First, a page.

The month of December can only mean one thing. Christmas, right? The countdown to the 25th creates havoc in a society obsessed with Christmas. However, looking beyond these festivities, Hanukkah takes place. Hanukkah or ‘Chanukah’ is an eight-day Jewish festival of lights. This year it is celebrated from the 2nd to the 10th December. It is typically celebrated with a nightly menorah lighting, prayers, and fried foods. ‘Chanukah’ translates as ‘dedication’ in English, by means of its historical roots.
The story of Hanukkah originates from the Second Century B.C when Israel was ruled by Syrian Greeks. They tried to force the Jewish people to follow Greek culture and beliefs with a rejection of commandment observance and belief in God. A small group of faithful Jews, led by Judah the Maccabee, defeated the Greeks and reclaimed the Holy Temple in Jerusalem. When they tried to light the Temple’s Menorah (a seven-branched candelabrum) they found only a small amount of olive oil that had not been contaminated by the Greeks. They lit the Menorah and the one-day supply of oil lasted for eight days. To commemorate these miracles, the festival of Hanukkah was born.
At the heart of Hanukkah is the nightly menorah lighting. It holds nine flames, one flame which is used to light the other eight candles. Each night an additional flame is lit and by the eighth night, all flames are burning. It is customary to recite special blessings before lighting and sing traditional songs afterwards. Every Jewish household has a Menorah and in recent years many cities have seen the erection of ‘jumbo menorahs’.
Since the Hanukkah miracle involved oil, it is tradition to eat foods fried in oil. Favourite delicacies include ‘sufganiyah’, the jelly-filled doughnut and ‘latkahs’, Jewish hash browns.
I asked members of JSoc (Manchester Universities Jewish Society) what Hanukkah meant to them. It seems that, culturally and collectively, the festival represents a time for family to come together to partake in the nightly activity of lighting the Menorah, singing songs, receiving gifts, and eating doughnuts. One JSoc member’s response emphasised how Hanukkah is coupled with nostalgia. She explained how Hanukkah concocts memories of winter childhoods spent with family: “Hanukkah is just how I imagine Christmas is to everyone else.”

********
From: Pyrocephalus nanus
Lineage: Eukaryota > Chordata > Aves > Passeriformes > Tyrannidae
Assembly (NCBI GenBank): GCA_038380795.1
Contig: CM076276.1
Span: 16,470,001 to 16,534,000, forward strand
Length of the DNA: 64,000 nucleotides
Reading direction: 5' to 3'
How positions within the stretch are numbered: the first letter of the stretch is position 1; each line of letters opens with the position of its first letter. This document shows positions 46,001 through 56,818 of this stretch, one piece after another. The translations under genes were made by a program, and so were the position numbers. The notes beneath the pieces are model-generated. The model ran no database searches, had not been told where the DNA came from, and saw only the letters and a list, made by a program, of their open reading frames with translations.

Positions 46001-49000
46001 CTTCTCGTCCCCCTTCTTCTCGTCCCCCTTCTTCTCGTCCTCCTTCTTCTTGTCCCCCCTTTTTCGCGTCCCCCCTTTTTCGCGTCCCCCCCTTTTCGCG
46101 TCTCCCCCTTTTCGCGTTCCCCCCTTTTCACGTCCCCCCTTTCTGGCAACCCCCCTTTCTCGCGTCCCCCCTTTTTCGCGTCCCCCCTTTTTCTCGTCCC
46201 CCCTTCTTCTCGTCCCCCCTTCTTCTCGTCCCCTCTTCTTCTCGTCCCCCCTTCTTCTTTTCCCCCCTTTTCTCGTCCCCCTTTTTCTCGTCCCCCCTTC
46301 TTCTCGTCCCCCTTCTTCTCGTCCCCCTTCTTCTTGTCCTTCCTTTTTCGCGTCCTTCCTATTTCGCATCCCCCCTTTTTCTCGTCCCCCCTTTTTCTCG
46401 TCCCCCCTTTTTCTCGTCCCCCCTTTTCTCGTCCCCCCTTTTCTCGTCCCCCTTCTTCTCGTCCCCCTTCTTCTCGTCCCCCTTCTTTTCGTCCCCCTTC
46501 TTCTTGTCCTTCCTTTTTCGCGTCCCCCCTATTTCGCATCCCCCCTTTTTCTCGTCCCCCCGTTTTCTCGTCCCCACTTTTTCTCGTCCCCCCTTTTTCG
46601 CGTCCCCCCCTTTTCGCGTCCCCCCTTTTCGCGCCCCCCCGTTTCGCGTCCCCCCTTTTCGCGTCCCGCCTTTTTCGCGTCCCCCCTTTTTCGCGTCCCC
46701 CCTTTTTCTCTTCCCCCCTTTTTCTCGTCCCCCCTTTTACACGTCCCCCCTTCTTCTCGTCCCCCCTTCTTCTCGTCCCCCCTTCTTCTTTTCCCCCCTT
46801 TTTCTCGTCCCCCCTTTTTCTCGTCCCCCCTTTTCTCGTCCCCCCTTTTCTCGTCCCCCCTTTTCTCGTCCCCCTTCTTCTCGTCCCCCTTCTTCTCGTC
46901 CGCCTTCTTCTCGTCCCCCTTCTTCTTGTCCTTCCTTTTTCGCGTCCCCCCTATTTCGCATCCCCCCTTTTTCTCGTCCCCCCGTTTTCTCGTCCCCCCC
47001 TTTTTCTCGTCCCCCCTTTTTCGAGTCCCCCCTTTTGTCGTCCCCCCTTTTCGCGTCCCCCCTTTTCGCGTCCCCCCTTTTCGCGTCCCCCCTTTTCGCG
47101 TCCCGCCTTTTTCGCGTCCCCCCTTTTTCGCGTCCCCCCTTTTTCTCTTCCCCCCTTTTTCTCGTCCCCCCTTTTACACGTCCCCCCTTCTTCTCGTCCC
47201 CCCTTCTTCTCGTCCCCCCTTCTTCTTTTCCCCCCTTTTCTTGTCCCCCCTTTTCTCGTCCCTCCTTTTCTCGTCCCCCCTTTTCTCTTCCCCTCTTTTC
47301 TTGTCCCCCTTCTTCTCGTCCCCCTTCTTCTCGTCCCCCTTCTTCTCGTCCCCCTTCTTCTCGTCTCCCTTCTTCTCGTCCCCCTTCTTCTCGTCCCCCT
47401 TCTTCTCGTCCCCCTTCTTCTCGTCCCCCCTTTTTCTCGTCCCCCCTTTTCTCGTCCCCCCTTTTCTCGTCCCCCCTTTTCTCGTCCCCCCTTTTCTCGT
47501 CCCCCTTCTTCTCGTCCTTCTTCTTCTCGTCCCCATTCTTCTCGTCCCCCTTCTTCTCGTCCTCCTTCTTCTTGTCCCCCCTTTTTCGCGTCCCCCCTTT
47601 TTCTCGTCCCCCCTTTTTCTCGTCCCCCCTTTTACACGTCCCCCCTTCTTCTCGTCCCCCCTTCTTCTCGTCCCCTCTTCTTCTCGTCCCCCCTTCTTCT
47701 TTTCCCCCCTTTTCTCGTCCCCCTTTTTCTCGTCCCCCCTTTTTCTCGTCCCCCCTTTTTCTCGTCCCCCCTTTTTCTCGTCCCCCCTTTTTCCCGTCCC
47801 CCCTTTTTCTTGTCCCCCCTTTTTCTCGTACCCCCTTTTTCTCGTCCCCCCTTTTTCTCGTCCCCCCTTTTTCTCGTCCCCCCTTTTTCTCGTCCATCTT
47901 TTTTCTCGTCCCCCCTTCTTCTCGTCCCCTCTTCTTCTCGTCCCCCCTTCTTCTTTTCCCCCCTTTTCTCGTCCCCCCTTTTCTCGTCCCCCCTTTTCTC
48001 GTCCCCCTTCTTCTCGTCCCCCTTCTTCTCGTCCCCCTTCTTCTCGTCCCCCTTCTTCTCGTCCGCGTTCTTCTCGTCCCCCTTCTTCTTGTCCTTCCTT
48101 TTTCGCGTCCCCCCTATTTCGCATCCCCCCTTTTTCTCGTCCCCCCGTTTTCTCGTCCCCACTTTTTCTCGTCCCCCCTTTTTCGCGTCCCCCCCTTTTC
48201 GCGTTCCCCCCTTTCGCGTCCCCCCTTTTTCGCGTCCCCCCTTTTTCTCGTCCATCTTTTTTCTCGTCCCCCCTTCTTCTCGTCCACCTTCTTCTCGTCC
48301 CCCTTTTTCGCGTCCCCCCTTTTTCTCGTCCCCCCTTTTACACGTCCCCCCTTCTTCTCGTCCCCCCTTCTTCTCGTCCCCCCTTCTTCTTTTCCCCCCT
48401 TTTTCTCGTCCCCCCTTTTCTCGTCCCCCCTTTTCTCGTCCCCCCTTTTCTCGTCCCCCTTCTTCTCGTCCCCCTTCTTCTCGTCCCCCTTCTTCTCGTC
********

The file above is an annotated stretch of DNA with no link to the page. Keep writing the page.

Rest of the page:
If you are interested in joining in the festivities, Brunswick Park hosts Hanukkah festivities every night as another flame is kindled on the large menorah. Offering drinks and doughnuts, it’s a joyous spectacle to watch as people giddily dance to the traditional Jewish music playing from the speakers.
Hanukkah is a well-known festival but it’s not the only one. Other Jewish festivals throughout the year include Rosh Hashana, the Jewish New Year which takes place in autumn. Indulging in a large meal with family, it also involves a lot of praying. Ten days later is Yom Kippur, regarded as the holiest day of the year which requires a period of fasting. Purim takes place in early spring; everyone dresses in costumes to enjoy a meal and give to charity. Furthermore, Simchat Torah commemorates having finished reading the Torah and it usually falls in October.
Jewish festivals reflect the importance of upholding cultural beliefs and keeping traditions alive. At a simpler glance, Hanukkah epitomises a passion for spending time with friends and family, the very essence of a Jewish festival.
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